Forward presence: NATO and war’s unlovely euphemism
Rick Rozoff

The North Atlantic Treaty Organization website reported on January 27 that senior officials from NATO Headquarters and what were described as Allied governments (presumably representatives of individual NATO member states) briefed the Forum for Security Co-operation of the 57-nation Organization for Security and Co-operation in Europe (OSCE) on “the history, evolution and future of NATO’s forward presence in the eastern and south-eastern part of the Alliance.”

Burcu San, the Director for Operations in NATO’s Operations Division, alternately identified as NATO’s Director of Preparedness, led the virtual meeting by outlining the military bloc’s qualitatively expanding deployments along Russia’s western border. What she, and NATO, innocuously term forward presence. Specifically the latter consists of four battlegroups, one each in Estonia, Latvia, Lithuania and Poland. Those four nations all border Russian territory, either the mainland of the country or its Kaliningrad exclave. (The latter being coveted by Lithuania and Poland if not by its former owner, Germany.)

She also detailed “a number of tailored measures” for the Black Sea region, the southern part of Russia’s western flank.

In general, San attempted to justify the expansion of troops, warships, war planes, missiles, radar, armor, cyber warfare centers and training facilities by the military alliance of thirty full members and forty partners along Russia’s western borders from the Arctic Ocean to the Black Sea by the following alleged casus belli. In her precise words:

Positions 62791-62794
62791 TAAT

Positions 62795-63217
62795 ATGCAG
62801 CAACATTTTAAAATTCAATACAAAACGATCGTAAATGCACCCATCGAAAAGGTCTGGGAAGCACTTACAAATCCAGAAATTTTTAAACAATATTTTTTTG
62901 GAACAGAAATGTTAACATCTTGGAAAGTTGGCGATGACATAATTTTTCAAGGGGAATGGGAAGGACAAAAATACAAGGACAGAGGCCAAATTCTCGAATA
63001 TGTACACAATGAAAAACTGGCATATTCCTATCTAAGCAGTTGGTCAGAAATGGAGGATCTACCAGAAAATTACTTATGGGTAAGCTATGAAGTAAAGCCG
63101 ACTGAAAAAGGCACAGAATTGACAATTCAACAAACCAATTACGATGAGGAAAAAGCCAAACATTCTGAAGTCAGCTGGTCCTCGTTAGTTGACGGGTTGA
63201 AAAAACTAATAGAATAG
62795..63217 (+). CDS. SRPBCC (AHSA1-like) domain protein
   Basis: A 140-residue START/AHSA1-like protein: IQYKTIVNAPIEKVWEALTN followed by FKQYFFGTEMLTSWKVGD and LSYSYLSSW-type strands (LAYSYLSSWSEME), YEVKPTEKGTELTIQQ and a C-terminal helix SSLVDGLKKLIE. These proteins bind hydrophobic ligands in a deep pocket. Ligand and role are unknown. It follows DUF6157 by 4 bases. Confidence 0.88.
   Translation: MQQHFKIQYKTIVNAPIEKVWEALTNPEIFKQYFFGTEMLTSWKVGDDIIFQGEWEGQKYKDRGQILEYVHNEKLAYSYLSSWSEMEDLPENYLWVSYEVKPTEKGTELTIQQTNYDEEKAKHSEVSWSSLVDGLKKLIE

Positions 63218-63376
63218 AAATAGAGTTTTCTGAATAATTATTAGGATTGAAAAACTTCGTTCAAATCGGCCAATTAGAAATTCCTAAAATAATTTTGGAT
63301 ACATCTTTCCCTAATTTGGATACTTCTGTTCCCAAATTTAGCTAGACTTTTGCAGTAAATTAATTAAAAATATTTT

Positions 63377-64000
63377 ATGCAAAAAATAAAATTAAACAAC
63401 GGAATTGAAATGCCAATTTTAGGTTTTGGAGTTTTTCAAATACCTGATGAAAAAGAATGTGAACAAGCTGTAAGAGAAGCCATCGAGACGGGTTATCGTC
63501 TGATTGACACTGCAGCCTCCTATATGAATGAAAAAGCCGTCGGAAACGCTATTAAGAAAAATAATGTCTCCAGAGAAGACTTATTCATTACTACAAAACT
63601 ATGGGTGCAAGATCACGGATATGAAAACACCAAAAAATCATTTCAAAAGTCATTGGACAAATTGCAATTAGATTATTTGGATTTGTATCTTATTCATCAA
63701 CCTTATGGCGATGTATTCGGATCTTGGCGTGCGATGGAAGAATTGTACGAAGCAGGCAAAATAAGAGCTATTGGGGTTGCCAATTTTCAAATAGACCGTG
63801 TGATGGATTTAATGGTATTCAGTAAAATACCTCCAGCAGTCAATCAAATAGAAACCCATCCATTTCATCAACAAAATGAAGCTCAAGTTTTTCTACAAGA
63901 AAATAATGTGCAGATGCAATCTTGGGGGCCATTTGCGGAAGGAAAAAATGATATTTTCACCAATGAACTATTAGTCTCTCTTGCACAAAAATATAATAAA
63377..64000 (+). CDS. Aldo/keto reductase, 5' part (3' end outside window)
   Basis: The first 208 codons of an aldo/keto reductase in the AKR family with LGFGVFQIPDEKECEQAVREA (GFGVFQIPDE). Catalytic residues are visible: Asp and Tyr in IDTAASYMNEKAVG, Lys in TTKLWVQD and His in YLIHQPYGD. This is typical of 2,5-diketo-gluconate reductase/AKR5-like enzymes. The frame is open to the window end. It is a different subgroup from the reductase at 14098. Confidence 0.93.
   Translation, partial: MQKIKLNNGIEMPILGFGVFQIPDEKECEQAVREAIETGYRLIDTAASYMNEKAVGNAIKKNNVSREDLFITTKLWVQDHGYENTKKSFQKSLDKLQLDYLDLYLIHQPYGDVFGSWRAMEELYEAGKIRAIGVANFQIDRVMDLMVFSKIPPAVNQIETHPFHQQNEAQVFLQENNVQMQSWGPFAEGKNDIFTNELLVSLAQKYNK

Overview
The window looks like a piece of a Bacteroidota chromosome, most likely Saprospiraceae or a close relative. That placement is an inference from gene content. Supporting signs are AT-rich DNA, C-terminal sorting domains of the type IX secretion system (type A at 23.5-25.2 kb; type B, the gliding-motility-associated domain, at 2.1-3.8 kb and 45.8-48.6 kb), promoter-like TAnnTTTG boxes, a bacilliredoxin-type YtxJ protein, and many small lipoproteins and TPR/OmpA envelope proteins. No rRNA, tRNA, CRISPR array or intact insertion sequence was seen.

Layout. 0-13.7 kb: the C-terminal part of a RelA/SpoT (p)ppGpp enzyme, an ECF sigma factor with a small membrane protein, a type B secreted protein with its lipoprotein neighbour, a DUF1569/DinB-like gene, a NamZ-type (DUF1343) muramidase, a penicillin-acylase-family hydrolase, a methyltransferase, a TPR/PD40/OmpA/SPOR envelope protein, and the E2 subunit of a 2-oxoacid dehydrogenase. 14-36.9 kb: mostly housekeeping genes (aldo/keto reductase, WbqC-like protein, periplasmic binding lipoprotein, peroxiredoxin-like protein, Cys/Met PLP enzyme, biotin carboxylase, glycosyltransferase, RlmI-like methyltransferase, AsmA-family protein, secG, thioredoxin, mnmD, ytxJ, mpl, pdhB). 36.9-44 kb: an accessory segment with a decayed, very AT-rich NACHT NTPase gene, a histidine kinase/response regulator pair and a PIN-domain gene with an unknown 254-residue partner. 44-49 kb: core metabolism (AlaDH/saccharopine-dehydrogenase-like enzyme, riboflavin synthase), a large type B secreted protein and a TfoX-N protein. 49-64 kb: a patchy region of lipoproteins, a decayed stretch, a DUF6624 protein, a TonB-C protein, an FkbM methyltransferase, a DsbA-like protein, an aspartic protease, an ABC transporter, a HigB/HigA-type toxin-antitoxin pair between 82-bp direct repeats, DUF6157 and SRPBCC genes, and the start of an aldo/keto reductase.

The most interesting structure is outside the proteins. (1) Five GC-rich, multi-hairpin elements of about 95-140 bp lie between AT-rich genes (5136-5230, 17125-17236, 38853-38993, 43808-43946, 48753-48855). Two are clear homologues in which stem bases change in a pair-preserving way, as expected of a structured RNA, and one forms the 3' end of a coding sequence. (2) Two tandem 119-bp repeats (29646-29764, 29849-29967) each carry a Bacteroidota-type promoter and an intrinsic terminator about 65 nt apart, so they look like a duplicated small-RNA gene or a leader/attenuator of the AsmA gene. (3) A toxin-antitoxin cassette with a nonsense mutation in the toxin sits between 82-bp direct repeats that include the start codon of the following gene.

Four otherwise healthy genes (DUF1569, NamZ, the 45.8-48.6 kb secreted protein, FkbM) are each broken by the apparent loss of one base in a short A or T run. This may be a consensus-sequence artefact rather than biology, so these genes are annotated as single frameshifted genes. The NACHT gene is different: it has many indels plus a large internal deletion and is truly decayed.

Russia’s illegal and illegitimate annexation of Crimea.

Russia’s ongoing destabilization of eastern Ukraine.

Russia’s military build-up in the Baltic region and beyond.

Since Poland joined NATO in 1999 and Estonia, Latvia and Lithuania four years later, eight and twelve years respectively after the disappearance of the Soviet Union, its ostensible reason for existing, NATO has deployed, established and expanded air bases, a Patriot missile battery, heavy armor, a cyber warfare center, a missile defense site and other military hardware and operations in the four above-mentioned Baltic nations.

If Russia responds to those indisputable threats to its national security by adopting defensive measures on its own territory it is accused of effectively posing a threat to NATO with its U.S. and allied missiles, war planes and warships.

On January 28 the NATO website reported on the dispatching of U.S. and NATO warships and war planes to the Black Sea, including the USS Donald Cook and the USS Porter, both equipped with Standard Missile-3 anti-ballistic missile interceptors. The sort that would shoot down Russian missiles should they be launched in retaliation for a U.S.-NATO attack on, say, Crimea.

USS Donald Cook in missile launch

The purpose of the ship-based and ground-based missile defense system being completed in Romania and Poland and in the Baltic and Black Seas is, according to Pentagon and NATO rationale going back to 2009, to defend the U.S. and NATO countries from ballistic missiles fired from Iran, North Korea and Syria.

In fact, though, NATO spokesperson Oana Lungescu, in speaking of the current buildup of air and naval forces in the Black Sea, and the deployment of two American anti-missile warships, didn’t say a word about Iran, North Korea and Syria. Instead she said:

“The Black Sea is of strategic importance to NATO. Three Allies – Bulgaria, Romania and Turkey – are littoral states, while Georgia and Ukraine are close partners. In response to Russia’s illegal and illegitimate annexation of Crimea from Ukraine and its ongoing military build-up in the Black Sea, the Alliance has increased its defensive presence in the region and remains strongly committed to Black Sea security”.

Bulgaria, Romania, Turkey, Georgia and Ukraine are all NATO members or NATO partners and outposts on the Black Sea. Russia is the only other nation with a Black Sea coast. It is also the sole target of Western military “forward presence” along the cordon sanitaire that now separates Russia from the rest of Europe.